JCPenney is trying.
A new partnership with rising resale site ThredUp, announced today, two dozen or so store closings and a series of executive changes since the start of the year are all proof of the beleaguered retailer’s efforts to orchestrate a turnaround for its business. But, is it enough?
That remains to be seen.
During the second quarter, also announced today, the Plano, Texas-based company’s revenues declined more than expected, dipping 7.4% to $2.62 billion. (Analysts had forecast revenues of $2.69 billion.) However, it managed to reduce its losses from $101 million the previous year to $48 million, or 15 cents per share. That figure was better than Wall Street’s predicted loss of 31 cents a share.
Investors appeared to rejoice in the glimmer of hope offered in those results — lifting JCPenney’s shares as much as 16% in premarket trading, although they remain priced near a paltry 58 cents per share and remain at risk for delisting by the New York Stock Exchange. In late July, the company also joined Fitch Ratings’ “loans of concern” list, ranking as a high risk of defaulting on a $1.57 billion loan balance. (Filings with the U.S. Securities and Exchange Commission put its debt at roughly $4 billion.)
“We have every intention of increasing our share price to above $1 through the improvements in our operating performance or, if necessary, via other remedies available to us,” CEO Jill Soltau told investors during a conference call today.
So far, since taking the helm of the department store last October, Soltau has made a marked push toward achieving a JCPenney’s rebound, nixing a few dozen underperforming stores and hiring new talent at the start of the year, including former McKinsey & Co. executive Truett Horne as chief transformation officer.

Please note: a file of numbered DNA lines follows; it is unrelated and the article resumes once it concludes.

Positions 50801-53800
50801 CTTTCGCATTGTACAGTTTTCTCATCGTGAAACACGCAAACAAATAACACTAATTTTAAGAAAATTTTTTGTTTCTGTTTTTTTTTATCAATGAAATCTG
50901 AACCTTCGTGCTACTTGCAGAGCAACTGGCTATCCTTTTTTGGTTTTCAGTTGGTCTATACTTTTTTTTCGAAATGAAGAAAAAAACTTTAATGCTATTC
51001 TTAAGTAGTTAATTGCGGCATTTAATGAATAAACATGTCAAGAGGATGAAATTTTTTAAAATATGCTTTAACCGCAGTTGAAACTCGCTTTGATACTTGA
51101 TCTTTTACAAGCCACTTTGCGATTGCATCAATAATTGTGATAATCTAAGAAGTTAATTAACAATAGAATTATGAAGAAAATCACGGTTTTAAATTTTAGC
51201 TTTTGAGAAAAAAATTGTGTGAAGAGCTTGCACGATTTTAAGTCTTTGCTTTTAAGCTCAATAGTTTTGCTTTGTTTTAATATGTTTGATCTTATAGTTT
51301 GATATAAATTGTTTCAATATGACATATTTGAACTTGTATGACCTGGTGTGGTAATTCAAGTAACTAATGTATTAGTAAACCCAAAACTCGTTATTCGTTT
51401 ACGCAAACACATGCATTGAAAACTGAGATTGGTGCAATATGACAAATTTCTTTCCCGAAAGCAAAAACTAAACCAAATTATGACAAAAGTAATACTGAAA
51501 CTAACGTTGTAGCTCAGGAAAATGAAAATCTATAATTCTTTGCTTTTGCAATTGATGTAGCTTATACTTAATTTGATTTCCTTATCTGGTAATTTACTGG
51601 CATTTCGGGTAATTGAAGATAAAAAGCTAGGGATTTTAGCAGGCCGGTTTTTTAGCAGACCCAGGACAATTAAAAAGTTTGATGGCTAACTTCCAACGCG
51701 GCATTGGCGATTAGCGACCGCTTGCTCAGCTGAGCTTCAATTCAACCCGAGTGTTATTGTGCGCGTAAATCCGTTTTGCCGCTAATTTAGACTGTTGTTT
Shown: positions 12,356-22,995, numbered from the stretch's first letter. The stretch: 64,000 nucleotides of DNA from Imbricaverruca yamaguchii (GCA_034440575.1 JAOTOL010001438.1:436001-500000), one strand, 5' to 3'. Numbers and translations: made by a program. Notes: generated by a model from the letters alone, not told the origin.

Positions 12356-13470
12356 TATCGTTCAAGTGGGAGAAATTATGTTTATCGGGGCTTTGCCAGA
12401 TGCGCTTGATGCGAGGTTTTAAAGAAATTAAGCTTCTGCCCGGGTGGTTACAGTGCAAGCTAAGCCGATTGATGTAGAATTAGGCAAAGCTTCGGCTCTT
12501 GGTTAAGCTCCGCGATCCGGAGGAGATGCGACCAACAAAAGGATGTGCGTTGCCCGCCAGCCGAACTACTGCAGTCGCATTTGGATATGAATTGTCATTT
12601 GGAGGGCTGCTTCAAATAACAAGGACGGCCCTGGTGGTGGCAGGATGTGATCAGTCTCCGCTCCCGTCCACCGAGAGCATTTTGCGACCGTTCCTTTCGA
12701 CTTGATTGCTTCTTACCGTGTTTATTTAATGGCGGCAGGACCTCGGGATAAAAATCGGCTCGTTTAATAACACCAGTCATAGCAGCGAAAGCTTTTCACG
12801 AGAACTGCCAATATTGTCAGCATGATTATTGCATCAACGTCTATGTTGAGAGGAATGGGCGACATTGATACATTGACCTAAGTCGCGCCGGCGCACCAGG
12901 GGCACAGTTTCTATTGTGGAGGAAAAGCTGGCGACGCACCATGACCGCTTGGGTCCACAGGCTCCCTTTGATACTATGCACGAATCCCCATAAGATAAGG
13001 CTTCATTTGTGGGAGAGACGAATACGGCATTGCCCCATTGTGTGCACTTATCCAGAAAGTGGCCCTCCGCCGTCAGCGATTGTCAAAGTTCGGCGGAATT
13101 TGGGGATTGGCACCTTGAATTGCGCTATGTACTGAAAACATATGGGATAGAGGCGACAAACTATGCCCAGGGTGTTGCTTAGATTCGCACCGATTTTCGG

Soltau noted today that she is “energized” by the senior leaders she’s added “[who] are working tirelessly to restore health back into our business” — and also pointed to last month’s hiring of Jim DePaul as EVP of stores as well as the recent addition of Stacey Shively as SVP and GMM of home.
“We are laser focused on two parallel paths,” Soltau added. “One is building a framework to reestablish the practices needed to strengthen the day-to-day operations of our business. Concurrently, we are developing differentiating, transformational initiatives. We are working with speed, urgency and a relentless focus aimed to reconnect with our customers on their terms, with a deep understanding of how they live, shop and interact with JCPenney.”
She noted, “We are not simply running a business. We are rebuilding a business.”
To that end, Soltau said the firm has worked to reduce and enhance its inventory position, bringing its levels down 12.5% in Q2 and leading to lower permanent markdowns in stores.
Still, amid digital gains at competitors like Kohl’s and Macy’s, JCPenney also finds itself working to restore its e-commerce sales to growth. That goal — as well as a brick-and-mortar improvement plan — could be aided by its new partnership with ThredUp, which brands itself as the world’s largest online consignment store. JCPenney joins competitor Macy’s, which also announced a partnership with ThredUp this week at a time when the resale market, boosted by sustainable-minded and budget conscious millennials and Generation Z, continues to gain steam.
What’s more, Soltau said the company has, since Q1, removed unproductive and unprofitable factory-shipped SKUs from its website and is reaping the benefits, which include improved online gross profit in Q2.
“We are improving navigation and presentation while curating the assortment to provide an easier shopping experience across all platforms, desktop, mobile and our app,” she added. “This has resulted in improved conversion and customer service scores year-over-year.”
On the physical store side, she said, JCPenney has tested a new centralized pickup and returns area that “improves not only the in-store experience but is also a step towards a better omnichannel customer experience.”
Still, marred by rumors of an impending bankruptcy, JCPenney remains a concern for market watchers, at least one of whom has said she is seeing little interest in the company by investors overall.
“The biggest hurdle is their reputation — that’s No. 1,” Jane Hali, CEO of Jane Hali & Associates, told FN in May. “You’re talking about at least 12 to 15 years of problems. The consumer lost confidence. I stopped covering them as a stock because my clients have lost faith in them. [What’s more], the customer lost faith in JCPenney before the Street did.”
At market close, JCPenney shares were up 2.2% to 58 cents.